Health Care Spending Was Nearly Flat Last Year

Check out the good news today:

Health care spending as a share of GDP declined in 2017. That’s only the second time this has happened in recent history, and it continues a trend of nearly zero growth since 2009. Per capita spending was up, but only slightly:

That’s a 1.1 percent increase over 2016—not quite flat, but pretty close.

We still spend way more on health care than any other country, but our growth rate has been flattening for many years. Once again, this is evidence that the spending slowdown which started in the mid-aughts wasn’t an anomaly. The enormous spike that began in the early 80s was. We’re now getting back to the 1950-1980 normal, and there’s every reason to think that’s going to last for a while.

MOTHER JONES NEEDS YOUR HELP

Straight to the point: Donations have been concerningly slow for our hugely important First $500,000 fundraising campaign. We urgently need your help, and a lot of help, over the next few weeks so we can pay for the one-of-a-kind journalism you get from us.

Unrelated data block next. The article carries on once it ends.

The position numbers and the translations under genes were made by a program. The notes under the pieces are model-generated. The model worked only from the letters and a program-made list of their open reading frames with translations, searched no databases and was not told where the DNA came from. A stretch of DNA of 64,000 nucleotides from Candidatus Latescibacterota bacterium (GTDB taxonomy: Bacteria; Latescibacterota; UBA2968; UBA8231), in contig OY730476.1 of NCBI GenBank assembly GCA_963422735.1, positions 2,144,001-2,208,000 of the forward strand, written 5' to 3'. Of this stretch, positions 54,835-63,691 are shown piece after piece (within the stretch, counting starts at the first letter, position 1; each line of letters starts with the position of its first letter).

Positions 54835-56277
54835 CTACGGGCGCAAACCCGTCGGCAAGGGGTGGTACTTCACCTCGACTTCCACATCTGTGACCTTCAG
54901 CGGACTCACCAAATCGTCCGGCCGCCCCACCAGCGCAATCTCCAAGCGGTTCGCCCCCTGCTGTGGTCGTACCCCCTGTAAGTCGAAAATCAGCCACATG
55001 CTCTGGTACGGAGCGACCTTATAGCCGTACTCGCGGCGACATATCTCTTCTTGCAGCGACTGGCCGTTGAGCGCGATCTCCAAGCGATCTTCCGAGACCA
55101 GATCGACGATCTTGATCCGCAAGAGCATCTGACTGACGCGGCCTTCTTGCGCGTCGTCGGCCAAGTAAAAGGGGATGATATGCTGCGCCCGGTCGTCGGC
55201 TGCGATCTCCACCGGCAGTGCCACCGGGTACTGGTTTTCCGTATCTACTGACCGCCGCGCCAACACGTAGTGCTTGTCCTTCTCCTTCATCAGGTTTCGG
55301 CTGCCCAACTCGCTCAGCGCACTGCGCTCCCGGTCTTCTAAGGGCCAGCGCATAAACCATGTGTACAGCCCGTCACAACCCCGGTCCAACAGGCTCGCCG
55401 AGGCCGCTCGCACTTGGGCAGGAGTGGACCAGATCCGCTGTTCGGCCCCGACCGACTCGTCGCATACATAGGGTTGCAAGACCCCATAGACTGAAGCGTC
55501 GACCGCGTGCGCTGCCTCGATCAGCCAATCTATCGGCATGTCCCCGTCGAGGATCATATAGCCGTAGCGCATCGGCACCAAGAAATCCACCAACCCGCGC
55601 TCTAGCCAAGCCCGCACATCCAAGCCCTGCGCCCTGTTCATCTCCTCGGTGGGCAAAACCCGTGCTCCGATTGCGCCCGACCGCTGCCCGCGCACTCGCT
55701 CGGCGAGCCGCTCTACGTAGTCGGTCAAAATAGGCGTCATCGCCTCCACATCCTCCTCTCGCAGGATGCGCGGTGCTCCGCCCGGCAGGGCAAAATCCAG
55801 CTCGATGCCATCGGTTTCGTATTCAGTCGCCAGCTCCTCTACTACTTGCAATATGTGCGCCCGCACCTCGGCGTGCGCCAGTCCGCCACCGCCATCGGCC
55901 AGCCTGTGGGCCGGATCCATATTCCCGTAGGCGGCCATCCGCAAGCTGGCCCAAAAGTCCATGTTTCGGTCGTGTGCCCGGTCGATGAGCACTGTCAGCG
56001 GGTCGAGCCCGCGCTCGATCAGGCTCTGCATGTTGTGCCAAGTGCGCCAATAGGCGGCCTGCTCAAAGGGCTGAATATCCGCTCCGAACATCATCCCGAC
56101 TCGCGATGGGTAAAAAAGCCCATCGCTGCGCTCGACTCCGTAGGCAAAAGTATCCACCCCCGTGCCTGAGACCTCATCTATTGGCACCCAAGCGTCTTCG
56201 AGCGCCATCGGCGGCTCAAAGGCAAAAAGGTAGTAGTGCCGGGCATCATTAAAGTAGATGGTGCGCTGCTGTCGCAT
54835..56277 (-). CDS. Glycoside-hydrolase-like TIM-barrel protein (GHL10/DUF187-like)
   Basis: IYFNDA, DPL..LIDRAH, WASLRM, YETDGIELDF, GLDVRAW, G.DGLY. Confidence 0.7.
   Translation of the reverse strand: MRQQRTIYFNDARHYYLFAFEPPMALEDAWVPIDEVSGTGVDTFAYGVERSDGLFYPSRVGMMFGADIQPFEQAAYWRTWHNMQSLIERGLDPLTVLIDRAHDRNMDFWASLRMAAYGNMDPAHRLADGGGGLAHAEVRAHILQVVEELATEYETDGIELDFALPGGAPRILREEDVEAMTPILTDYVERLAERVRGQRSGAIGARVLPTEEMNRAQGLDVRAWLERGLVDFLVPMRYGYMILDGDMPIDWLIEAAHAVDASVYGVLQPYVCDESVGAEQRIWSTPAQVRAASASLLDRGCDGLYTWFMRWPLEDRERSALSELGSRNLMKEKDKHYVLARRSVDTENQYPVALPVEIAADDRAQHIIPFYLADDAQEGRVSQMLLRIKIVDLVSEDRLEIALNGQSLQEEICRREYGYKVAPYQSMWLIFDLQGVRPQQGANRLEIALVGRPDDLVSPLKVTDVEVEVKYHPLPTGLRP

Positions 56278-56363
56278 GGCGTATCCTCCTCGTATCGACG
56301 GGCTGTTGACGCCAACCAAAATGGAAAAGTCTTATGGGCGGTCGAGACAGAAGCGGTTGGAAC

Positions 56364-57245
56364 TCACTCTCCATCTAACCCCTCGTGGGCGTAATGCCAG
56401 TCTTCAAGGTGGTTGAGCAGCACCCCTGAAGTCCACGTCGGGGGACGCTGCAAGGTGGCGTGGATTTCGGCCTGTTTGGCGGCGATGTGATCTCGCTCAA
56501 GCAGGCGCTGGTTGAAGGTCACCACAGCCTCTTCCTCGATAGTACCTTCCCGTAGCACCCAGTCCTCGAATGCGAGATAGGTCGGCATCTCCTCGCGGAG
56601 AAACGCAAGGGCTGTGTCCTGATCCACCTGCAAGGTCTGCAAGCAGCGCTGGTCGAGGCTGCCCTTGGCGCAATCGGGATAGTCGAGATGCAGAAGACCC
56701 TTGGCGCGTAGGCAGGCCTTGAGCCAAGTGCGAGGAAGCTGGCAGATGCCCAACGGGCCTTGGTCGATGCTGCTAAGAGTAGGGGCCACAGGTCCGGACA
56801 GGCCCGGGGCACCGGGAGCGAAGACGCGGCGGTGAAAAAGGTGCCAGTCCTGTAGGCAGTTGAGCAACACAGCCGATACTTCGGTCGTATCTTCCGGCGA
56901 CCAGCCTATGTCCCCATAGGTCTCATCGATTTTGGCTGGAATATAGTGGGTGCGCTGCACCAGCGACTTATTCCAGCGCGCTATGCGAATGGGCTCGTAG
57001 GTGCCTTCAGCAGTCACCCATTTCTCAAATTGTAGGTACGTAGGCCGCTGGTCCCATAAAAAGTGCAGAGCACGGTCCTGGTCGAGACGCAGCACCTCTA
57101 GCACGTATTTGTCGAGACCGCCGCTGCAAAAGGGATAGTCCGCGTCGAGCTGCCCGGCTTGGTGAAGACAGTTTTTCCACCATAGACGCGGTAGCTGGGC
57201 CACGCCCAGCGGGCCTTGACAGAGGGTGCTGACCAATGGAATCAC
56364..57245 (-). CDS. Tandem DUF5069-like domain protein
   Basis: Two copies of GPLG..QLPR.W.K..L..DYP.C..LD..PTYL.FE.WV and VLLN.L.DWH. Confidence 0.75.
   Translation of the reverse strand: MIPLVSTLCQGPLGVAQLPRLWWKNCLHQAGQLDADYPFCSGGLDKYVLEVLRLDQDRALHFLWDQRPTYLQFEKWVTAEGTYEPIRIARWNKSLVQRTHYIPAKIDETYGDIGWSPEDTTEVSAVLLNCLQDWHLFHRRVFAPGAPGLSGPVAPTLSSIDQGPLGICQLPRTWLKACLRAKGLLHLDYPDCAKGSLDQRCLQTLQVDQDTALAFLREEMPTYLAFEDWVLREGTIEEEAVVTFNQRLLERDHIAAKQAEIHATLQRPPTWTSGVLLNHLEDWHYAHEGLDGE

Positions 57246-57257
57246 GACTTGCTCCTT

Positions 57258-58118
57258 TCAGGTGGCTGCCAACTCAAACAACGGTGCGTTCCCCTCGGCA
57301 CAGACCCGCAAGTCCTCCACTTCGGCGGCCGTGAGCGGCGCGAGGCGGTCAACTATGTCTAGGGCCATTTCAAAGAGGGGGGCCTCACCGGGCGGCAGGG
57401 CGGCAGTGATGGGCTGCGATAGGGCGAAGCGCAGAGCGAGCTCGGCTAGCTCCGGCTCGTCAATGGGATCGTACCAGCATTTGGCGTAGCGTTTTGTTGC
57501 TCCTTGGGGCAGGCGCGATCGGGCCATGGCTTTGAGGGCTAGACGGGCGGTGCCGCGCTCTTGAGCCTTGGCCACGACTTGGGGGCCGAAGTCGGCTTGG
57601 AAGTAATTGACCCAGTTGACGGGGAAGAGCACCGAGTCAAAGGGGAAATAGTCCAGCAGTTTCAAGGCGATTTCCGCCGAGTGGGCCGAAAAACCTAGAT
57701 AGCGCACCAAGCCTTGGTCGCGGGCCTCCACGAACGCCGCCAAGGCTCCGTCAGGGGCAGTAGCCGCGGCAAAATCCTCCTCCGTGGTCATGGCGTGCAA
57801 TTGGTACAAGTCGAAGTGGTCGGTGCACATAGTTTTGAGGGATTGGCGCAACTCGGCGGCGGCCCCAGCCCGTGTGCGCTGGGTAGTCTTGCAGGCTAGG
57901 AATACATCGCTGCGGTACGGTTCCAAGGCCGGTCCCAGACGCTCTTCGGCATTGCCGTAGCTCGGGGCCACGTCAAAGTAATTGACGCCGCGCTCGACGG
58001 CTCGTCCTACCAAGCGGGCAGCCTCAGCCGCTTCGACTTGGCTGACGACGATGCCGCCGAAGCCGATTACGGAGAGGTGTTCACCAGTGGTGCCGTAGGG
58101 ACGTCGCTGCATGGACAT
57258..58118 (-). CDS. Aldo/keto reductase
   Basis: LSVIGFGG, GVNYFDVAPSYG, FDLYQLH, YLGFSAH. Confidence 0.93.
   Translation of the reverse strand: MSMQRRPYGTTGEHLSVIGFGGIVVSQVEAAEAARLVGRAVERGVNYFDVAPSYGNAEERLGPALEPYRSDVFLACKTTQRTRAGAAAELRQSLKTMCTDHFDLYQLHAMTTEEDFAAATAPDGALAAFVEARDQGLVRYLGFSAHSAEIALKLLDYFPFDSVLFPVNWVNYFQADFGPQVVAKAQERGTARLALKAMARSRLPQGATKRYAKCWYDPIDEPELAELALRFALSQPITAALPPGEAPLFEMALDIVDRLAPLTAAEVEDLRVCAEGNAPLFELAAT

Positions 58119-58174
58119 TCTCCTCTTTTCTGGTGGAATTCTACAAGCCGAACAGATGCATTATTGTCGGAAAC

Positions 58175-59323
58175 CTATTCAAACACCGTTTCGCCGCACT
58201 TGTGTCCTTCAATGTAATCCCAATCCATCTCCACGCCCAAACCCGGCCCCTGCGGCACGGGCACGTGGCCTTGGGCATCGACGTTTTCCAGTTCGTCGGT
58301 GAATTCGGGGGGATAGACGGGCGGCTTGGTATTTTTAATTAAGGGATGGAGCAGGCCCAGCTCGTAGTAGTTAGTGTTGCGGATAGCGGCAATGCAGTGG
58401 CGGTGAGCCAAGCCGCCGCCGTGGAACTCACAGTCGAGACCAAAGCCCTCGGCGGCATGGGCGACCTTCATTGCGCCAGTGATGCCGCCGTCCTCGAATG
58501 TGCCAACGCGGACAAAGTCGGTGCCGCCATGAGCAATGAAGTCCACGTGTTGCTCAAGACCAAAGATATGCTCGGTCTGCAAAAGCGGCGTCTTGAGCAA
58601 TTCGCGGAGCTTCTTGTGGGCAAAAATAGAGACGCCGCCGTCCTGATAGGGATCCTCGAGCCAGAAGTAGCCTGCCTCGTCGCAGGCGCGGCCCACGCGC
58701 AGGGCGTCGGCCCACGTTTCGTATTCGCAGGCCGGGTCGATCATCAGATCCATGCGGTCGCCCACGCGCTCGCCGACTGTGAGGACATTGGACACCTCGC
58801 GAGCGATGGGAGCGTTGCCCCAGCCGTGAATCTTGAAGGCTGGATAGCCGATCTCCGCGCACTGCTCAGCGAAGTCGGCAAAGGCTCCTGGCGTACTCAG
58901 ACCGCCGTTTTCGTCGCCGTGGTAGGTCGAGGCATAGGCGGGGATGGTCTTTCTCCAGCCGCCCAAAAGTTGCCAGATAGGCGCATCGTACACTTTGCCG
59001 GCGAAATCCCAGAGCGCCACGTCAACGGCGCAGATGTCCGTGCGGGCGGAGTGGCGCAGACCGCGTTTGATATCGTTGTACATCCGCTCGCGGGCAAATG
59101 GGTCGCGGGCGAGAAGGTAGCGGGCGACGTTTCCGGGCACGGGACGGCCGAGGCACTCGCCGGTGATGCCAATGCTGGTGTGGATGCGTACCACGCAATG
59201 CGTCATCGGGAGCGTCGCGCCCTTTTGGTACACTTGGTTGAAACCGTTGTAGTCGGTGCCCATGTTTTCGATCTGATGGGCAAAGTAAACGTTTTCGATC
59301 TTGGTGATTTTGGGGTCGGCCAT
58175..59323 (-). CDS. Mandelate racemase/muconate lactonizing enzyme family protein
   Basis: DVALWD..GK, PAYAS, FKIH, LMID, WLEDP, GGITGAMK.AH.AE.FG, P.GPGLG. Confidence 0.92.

Learn more in “Less Dreading, More Doing,” where we lay out this wild moment and how we can keep charging hard for you. And please help if you can: $5, $50, or $500—every gift from every person truly matters right now.

payment methods

MOTHER JONES NEEDS YOUR HELP

Straight to the point: Donations have been concerningly slow for our hugely important First $500,000 fundraising campaign. We urgently need your help, and a lot of help, over the next few weeks so we can pay for the one-of-a-kind journalism you get from us.

Learn more in “Less Dreading, More Doing,” where we lay out this wild moment and how we can keep charging hard for you. And please help if you can: $5, $50, or $500—every gift from every person truly matters right now.

payment methods

We Recommend

Latest

Sign up for our free newsletter

Subscribe to the Mother Jones Daily to have our top stories delivered directly to your inbox.

Get our award-winning magazine

Save big on a full year of investigations, ideas, and insights.

Subscribe

Support our journalism

Help Mother Jones' reporters dig deep with a tax-deductible donation.

Donate